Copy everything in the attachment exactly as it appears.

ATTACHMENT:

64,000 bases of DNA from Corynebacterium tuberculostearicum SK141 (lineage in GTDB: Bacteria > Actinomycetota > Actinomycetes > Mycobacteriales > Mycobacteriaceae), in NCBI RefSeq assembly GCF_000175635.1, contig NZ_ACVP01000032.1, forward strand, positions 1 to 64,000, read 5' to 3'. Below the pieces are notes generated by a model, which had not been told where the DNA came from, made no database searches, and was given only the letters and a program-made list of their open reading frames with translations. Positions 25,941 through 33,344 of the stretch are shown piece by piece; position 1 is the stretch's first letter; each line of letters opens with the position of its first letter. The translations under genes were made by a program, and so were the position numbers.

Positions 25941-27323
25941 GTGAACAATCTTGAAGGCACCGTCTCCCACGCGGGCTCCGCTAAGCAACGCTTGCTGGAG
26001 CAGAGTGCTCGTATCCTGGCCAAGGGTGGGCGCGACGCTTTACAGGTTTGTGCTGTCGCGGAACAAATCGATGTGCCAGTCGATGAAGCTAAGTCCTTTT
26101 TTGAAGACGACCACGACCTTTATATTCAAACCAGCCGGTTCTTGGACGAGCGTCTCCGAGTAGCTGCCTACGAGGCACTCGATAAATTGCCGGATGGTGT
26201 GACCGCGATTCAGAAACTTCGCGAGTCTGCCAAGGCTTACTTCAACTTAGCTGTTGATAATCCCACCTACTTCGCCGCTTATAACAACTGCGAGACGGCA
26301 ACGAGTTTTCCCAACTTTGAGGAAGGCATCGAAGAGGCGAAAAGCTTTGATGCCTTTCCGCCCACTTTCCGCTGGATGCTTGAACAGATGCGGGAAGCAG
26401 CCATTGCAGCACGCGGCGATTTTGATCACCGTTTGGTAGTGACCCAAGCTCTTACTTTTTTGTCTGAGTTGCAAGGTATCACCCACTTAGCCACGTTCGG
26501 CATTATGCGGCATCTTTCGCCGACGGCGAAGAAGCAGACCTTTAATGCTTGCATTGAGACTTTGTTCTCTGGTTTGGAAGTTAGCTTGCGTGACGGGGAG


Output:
64,000 bases of DNA from Corynebacterium tuberculostearicum SK141 (lineage in GTDB: Bacteria > Actinomycetota > Actinomycetes > Mycobacteriales > Mycobacteriaceae), in NCBI RefSeq assembly GCF_000175635.1, contig NZ_ACVP01000032.1, forward strand, positions 1 to 64,000, read 5' to 3'. Below the pieces are notes generated by a model, which had not been told where the DNA came from, made no database searches, and was given only the letters and a program-made list of their open reading frames with translations. Positions 25,941 through 33,344 of the stretch are shown piece by piece; position 1 is the stretch's first letter; each line of letters opens with the position of its first letter. The translations under genes were made by a program, and so were the position numbers.

Positions 25941-27323
25941 GTGAACAATCTTGAAGGCACCGTCTCCCACGCGGGCTCCGCTAAGCAACGCTTGCTGGAG
26001 CAGAGTGCTCGTATCCTGGCCAAGGGTGGGCGCGACGCTTTACAGGTTTGTGCTGTCGCGGAACAAATCGATGTGCCAGTCGATGAAGCTAAGTCCTTTT
26101 TTGAAGACGACCACGACCTTTATATTCAAACCAGCCGGTTCTTGGACGAGCGTCTCCGAGTAGCTGCCTACGAGGCACTCGATAAATTGCCGGATGGTGT
26201 GACCGCGATTCAGAAACTTCGCGAGTCTGCCAAGGCTTACTTCAACTTAGCTGTTGATAATCCCACCTACTTCGCCGCTTATAACAACTGCGAGACGGCA
26301 ACGAGTTTTCCCAACTTTGAGGAAGGCATCGAAGAGGCGAAAAGCTTTGATGCCTTTCCGCCCACTTTCCGCTGGATGCTTGAACAGATGCGGGAAGCAG
26401 CCATTGCAGCACGCGGCGATTTTGATCACCGTTTGGTAGTGACCCAAGCTCTTACTTTTTTGTCTGAGTTGCAAGGTATCACCCACTTAGCCACGTTCGG
26501 CATTATGCGGCATCTTTCGCCGACGGCGAAGAAGCAGACCTTTAATGCTTGCATTGAGACTTTGTTCTCTGGTTTGGAAGTTAGCTTGCGTGACGGGGAG